Reusable bag magic

cotton drawstring produce bag

Jumping into a low waste lifestyle is daunting. I’ve spent years habituated to convenient practices that I’m not 100% sure how to shift. Are the products I’m investing in ethical? Why am I so bad at washing kale? Why does everything have to be in a glass jar and why are these glass jars so dang expensive? So many barriers to entry, even for someone actively trying to make sustainable adjustments to my daily routine. It’s difficult to imagine the barriers for someone else who might not have the means or context to make those changes. That’s why my goal for Closed Loop Cooking is to create easy and accessible resources for anyone looking to make positive shifts in their lifestyle, one step at a time. Like using a reusable produce bag over the convenient plastic film roll at the grocery store.

Say No to Plastic Produce Bags

The scourge of my grocery shopping experience! You know what I’m talking about – the thin oversized bag on a roll of 500 next to the bananas. Why do bananas need to be put in a plastic bag? Who are you protecting? This kind of plastic is actually classified as a film, and is exceedingly difficult to recycle because it clogs up machinery and slows down the process. Not many recycling programs end up taking these and the ones that do usually make these back into more plastic bags that you just end up tossing. Myself, the ever-optimistic recycler puts a clean plastic produce bag into my recycling, having reused it within an inch of its life, hoping it will make its way out into the world again but knowing that it’s not likely. Another single-use item I couldn’t save.

Plastic bags are adventurous free-wheelers that float on the wind and can end up in the farthest reaches of humanity, never breaking down. While they may be the most emotionally stable thing in my life, they have got to go! I’m making a personal stand to stop using plastic produce bags and find some reliable alternatives I can easily remember. Enter in the magical reusable, cloth produce bag – made out of recycled materials that will eventually break down. Hopefully, you’re already making an effort to bring your reusable tote to the grocery store, what’s another small bag or two? Or five? How big of a traveler’s pack are we talking here…?

Avoid and Replace Plastic Produce Bags

Bringing your own produce bags is definitely challenging when there are several rolls placed conveniently throughout the fruits and vegetables in your local grocery store. But fight the urge my friend! That filmy sleeve won’t last you long but it will last basically forever on the planet. Try these tips to help you avoid the scourge:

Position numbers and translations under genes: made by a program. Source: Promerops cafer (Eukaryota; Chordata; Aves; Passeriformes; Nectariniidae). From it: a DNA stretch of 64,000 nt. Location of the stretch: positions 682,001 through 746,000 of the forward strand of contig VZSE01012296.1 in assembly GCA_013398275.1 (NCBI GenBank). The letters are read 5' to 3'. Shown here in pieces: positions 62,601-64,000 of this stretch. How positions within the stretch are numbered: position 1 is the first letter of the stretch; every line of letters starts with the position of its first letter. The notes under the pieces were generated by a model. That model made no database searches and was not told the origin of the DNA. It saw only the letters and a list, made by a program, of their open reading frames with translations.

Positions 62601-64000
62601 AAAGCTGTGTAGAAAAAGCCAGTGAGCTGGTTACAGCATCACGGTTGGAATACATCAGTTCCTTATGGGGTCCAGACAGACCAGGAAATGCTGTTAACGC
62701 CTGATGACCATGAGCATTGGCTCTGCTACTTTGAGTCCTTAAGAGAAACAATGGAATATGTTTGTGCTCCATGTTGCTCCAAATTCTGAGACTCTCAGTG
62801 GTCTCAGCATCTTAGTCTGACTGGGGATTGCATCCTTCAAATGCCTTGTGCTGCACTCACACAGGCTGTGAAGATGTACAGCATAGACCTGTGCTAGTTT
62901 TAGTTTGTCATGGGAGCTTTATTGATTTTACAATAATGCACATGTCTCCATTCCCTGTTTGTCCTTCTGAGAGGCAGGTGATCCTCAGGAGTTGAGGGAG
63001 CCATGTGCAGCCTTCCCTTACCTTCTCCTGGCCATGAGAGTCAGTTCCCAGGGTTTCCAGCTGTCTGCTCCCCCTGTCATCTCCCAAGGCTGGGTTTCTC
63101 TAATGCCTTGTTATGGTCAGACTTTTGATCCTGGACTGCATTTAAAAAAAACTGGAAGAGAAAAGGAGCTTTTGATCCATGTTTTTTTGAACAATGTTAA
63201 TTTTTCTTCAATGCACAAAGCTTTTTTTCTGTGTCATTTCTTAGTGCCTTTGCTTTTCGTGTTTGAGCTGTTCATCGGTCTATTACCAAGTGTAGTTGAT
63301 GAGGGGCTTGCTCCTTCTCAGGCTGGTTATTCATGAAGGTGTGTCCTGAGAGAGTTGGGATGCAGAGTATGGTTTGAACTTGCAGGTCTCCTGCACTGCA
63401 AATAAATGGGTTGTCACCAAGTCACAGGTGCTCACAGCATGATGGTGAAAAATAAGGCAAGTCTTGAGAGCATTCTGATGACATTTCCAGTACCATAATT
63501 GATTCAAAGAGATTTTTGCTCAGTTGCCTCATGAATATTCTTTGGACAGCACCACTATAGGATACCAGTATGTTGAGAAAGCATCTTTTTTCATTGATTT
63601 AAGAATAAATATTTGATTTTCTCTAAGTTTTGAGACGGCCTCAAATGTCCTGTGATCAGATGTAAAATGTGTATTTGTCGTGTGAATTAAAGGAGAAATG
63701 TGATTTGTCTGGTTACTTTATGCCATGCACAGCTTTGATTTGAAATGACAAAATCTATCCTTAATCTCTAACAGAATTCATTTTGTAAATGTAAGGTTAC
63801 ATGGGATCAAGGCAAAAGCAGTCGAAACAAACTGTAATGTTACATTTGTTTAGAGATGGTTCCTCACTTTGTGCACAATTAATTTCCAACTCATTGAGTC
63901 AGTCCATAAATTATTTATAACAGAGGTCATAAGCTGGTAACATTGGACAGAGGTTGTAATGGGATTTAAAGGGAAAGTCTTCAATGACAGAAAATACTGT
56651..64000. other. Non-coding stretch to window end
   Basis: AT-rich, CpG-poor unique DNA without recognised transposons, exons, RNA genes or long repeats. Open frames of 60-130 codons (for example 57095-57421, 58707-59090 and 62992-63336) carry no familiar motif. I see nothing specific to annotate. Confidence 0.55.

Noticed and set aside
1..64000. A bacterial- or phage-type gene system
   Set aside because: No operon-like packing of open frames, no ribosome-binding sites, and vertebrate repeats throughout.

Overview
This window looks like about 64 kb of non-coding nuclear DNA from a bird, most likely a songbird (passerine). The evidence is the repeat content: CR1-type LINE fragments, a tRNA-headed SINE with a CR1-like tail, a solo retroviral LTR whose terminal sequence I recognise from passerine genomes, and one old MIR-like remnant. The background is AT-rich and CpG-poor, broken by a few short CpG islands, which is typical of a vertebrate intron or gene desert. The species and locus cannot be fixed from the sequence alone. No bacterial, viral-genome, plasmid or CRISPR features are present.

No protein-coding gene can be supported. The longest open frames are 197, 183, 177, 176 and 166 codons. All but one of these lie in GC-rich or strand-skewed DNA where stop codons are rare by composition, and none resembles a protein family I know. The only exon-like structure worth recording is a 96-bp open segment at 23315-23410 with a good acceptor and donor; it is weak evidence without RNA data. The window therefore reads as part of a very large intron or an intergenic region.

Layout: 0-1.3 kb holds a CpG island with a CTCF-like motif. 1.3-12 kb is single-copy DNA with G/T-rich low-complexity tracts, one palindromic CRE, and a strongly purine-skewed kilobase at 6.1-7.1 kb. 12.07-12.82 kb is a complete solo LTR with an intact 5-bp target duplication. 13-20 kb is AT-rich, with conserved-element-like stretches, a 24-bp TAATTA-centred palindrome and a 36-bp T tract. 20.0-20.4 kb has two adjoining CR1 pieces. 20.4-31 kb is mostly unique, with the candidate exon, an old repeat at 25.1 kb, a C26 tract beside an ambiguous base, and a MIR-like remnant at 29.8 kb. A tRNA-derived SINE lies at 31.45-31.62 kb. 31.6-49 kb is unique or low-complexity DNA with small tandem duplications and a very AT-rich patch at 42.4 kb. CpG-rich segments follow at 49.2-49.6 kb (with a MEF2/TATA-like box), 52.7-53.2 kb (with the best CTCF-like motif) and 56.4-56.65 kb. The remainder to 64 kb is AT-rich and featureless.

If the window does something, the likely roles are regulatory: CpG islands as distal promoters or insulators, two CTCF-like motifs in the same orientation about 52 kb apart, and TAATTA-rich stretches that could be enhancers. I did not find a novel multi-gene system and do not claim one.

• If you’ve forgotten any kind of produce bag and need to hold a larger quantity, most grocery stores offer free paper bags. Look next to the mushrooms or in the bulk dry goods section for these.
  • If you’re purchasing a larger item just drop it in your basket and give it a good wash when you get home.
  • Invest in a set of inexpensive, quality produce bags – these are lightweight to carry and you can wash them just like towels. Super easy!
  • Or make a set out of old bedsheets or t-shirts. Reuse any cotton materials you have laying around. Here is a great tutorial from Wellness Mama if you’re feeling crafty. (I’ll be making more uniquely printed bags for the Closed Loop Cooking store in the near future!)
  • Use your larger, reusable tote. Yes, that kale is probably a little dirty but how else do you wear those bags in?
  • Carry a reusable produce bag with you at all times! Put one in your favorite bag, on the front seat of your passenger side, in the shower, you never know. 

Once you’re in the bulk bag swing of things, keep in mind most stores will deduct the weight of your cloth bags from the overall tare of your product. You can either keep one empty handy for reference or just note the weight beforehand if a taring station (the weighing scale) is available. I used mine to collect all the ingredients for The Best Bulk Bin Granola!

We can make a serious impact just by starting with one shift. Invest in a bag or a few that you know you will use more than once. I’m going to make it a point to make rad bags for produce, bulk, and hauling for your grocery shopping available soon!

Do you know how many plastic produce bags are in your fridge right now?? I want to know!

Stay hungry,
Hawnuh Lee
Closed Loop Cooking

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